Silver Linings Playbook is a strange sell. On paper, this romantic comedy seems poised to be a box office behemoth of little substance, pitting People magazine’s sexiest man alive of 2011 with the star of last year’s huge hit The Hunger Games, in a film produced by the brothers Weinstein. But the source material (it’s adapted from the novel by Matthew Quick) tackles the tough topics of mental illness and the death of a spouse, and there’s also director David O. Russell’s previous works, such as I Heart Huckabees, a cult hit, if not a financial one.
Here, director Russell imbues his film with the New England grit of The Fighter and the existential wit of I Heart Huckabees. Bradley Cooper, earning his first Oscar nod, plays Pat, a man starting over after a violent incident with his wife’s lover landed him in a mental institution. Upon his return home, he takes to the tasks of self-improvement (both mental and physical), and getting his wife back, restraining order be damned. Threatening to shatter his newfound “silver lining” worldview are his Philadelphia Eagles-obsessed father (Robert DeNiro, at his late career best), and a newly made friend, the recently widowed and equally imbalanced Tiffany (Jennifer Lawrence). On top of these threats to his mental stability are his two best friends: one unhappy in his marriage, the other a serial escapist from the institution (Chris Tucker) . . . and, oh yeah, a looming dance competition?!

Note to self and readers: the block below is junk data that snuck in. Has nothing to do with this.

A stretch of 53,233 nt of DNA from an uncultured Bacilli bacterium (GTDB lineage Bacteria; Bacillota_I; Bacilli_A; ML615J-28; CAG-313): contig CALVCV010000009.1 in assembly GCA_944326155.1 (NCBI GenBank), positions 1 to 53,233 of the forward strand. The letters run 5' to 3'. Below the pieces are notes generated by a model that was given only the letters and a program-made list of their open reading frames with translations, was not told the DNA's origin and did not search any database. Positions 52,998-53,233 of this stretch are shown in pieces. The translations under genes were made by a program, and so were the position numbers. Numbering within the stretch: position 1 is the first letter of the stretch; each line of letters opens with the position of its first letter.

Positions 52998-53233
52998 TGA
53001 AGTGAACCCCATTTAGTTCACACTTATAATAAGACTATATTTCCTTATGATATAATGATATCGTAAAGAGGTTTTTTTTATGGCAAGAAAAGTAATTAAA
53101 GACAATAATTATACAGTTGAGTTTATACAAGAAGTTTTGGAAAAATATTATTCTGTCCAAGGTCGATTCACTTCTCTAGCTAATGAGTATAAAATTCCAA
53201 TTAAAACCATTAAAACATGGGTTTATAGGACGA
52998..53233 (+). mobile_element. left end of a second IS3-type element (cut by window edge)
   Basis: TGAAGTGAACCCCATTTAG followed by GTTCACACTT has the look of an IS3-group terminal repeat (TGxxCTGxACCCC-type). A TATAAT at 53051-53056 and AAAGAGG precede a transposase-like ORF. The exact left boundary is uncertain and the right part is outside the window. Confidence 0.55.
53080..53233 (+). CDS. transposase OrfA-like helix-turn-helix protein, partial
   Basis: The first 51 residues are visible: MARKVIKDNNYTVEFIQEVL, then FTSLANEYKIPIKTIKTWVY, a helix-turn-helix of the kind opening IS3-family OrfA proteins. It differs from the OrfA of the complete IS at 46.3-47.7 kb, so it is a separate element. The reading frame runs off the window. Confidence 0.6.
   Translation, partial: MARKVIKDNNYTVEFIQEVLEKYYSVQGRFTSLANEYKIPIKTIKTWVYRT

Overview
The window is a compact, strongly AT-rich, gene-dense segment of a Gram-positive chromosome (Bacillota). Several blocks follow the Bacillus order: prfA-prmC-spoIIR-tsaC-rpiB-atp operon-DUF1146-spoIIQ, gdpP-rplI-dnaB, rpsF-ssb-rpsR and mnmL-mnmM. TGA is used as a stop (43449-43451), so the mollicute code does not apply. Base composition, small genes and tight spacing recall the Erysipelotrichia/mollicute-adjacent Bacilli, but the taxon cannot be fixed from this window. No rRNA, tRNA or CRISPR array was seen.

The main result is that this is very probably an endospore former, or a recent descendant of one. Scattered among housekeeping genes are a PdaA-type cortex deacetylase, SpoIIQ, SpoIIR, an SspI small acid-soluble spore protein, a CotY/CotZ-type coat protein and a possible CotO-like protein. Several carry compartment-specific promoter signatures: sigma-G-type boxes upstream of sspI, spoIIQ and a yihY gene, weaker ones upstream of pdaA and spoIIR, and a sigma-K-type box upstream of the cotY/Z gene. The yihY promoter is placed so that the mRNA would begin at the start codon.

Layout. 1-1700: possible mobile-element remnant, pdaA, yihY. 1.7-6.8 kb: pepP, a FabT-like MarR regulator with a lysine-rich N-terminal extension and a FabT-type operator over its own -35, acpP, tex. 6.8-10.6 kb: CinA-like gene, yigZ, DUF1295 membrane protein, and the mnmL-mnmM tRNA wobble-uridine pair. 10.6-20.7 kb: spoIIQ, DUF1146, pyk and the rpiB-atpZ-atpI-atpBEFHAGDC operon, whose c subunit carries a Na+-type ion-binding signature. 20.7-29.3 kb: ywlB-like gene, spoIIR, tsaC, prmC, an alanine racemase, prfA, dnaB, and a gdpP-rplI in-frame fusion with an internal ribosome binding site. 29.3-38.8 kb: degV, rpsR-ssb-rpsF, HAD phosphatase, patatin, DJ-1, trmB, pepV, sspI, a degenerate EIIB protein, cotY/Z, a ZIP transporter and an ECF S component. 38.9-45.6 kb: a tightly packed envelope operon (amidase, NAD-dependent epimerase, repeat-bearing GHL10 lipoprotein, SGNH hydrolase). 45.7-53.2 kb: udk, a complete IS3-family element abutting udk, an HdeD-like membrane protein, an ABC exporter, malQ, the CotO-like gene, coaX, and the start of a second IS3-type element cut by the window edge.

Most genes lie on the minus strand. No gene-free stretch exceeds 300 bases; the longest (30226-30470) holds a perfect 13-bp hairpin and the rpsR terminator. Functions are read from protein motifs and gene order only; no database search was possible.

As I said before, Silver Linings Playbook is a romantic comedy, from its stars to its plot. But thankfully, Russell and company eschew all clichés save the most superficial, telling a story about developed characters dealing with developed problems, real or imaginary—and halfway through, it becomes apparent that crazy is in the eyes of the beholder. We all have our things, from game-time superstitions to delusions of a love that isn’t there. Silver Linings Playbook transcends its genre the way Django Unchained transcends its genre mash-up, the way Life of Pi transcends its label of “inspirational film.” These are the last three movies I’ve reviewed for this publication, and I just noticed that all three are up for Best Picture. I haven’t followed the Oscars since my rose-colored youth, when movies were magic and cynicism lay dormant, but I’d be happy to see any of these films win.